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Cold Cradle

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The sun set red on Asgard that evening: a bad omen, her mother had taught her. Frigga gazed absently from her chair at the scarlet light reflecting off of the polished floor of her son’s nursery. She wrapped her arms around herself. The knot in her stomach never loosened when Odin was away at battle. She’d performed her duties as veleda, but the prophetic feedback had been, as ever, vague; a mixture of joy and despair too intertwined to make sense of.

It wasn’t widowhood that frightened her most. If Odin fell in battle to secure an Asgardian victory, she could and would rule in his place. It was a Jotun victory that plagued her thoughts, an outcome that would bring all nine realms under Jotunheim’s control and overthrow an ancient celestial power balance-

“Mama,” Thor’s voice, full of childish impatience, jolted her from her thoughts. He was looking up at her from the floor, his tiny hands poised over his toy soldiers scattered around him. Frigga paused to remember where she had left off.

“Then your father and your uncles Vili and Ve slew the giant, Ymir, and from his corpse constructed the world. They grew vegetation from his hair, created oceans from his blood, soil from his skin and muscles and clouds from his brains…”

As she spoke Thor resumed playing. His fair hair was now long enough to frame his chubby cheeks, flushed from a day in the training yard wielding a blunt wooden sword and learning, albeit slowly, to temper his infantile enthusiasm with skill.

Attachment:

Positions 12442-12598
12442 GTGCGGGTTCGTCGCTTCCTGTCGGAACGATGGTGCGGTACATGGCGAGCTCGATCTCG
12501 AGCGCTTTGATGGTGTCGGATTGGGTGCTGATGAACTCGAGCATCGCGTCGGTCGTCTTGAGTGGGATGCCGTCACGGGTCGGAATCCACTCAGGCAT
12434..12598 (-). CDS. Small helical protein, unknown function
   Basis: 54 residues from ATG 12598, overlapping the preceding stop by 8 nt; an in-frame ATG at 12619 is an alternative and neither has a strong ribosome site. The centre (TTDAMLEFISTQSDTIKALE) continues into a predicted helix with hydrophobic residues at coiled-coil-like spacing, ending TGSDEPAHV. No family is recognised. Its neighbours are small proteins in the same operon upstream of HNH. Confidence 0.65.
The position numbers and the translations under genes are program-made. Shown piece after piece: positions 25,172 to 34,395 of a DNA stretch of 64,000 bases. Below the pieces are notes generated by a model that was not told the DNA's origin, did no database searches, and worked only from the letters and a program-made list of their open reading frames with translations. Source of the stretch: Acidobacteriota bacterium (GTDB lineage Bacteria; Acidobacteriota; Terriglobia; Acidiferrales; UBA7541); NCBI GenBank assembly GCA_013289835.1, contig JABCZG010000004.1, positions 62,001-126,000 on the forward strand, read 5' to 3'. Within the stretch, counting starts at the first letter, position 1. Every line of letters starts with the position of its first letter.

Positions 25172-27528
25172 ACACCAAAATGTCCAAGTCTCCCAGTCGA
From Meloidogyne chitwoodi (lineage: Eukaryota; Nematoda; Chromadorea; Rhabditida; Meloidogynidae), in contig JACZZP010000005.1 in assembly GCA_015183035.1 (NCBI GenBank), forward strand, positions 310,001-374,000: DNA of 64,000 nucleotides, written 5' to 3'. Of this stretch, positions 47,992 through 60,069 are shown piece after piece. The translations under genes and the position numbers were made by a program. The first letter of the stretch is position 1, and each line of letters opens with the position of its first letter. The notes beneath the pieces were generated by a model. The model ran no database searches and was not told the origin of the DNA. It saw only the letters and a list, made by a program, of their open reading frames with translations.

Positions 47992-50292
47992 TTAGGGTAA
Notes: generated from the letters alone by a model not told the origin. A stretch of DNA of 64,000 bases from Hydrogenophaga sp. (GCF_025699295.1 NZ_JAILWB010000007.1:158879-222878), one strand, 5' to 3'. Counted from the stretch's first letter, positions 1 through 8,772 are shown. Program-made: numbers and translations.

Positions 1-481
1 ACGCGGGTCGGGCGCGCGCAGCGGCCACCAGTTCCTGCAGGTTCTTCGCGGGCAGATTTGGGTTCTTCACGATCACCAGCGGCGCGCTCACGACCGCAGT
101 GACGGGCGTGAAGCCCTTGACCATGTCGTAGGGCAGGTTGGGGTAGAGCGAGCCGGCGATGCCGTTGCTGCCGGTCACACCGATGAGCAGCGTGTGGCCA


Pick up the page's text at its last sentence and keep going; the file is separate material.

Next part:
She continued her story, knowing that he was still listening, however engrossed he appeared to be in his game. But she could remember a time, not so long ago, when her son had entreated her to seat him on her lap and had listened, enraptured, to her tales of Valkyries and dwarves and elves and giants. Now a child, his babyhood behind him, he’d grown averse to such intimacy. Though he still enjoyed her company, he was reluctant to admit it now. More and more he preferred the company of his father, whose favor was earned through skill and strength and less readily given than hers.

”And then from two tree trunks they created Ask and Embla, the first Midgardians …”

There was a knock at the door at the end of the room. Frigga nodded to her handmaidens. Hlín and Vör opened the door to admit an Einherjar warrior holding his scuffed horned helmet in his blood-encrusted hands. Thor craned his neck around, too young to understand the gravity of the warrior’s message. With well-practiced poise, Frigga rose from her seat.

“What news?” she asked.

“An Asgardian victory, my Lady.” Frigga allowed herself a sigh of relief, too faint for the Einherjar to notice.

“And my Lord husband?” she asked in a clear voice that betrayed nothing.

“He is wounded, my Lady,” he said, “but he is well.”

For a moment so brief that Frigga wondered if she had imagined it, an expression crossed his face. His eyes darted to the side and his jaw twitched as if to add something. Then it passed.

“Where is he?” she asked.

“In the courtyard, my Lady”

“Take me to him,” she said and stepped towards the door.

Thor began to rise but Frigga gestured to him to stay put. Though she knew the way, the warrior led her through the halls of Valaskialf and out to the courtyard, which teamed with Einherjar and reeked of sweat and blood. Frigga was grateful that she saw Odin before he saw her. Collected though she was, she was not prepared for the dirty bandage wrapped around his face, masking his right eye and stained with blood so dark it was almost black.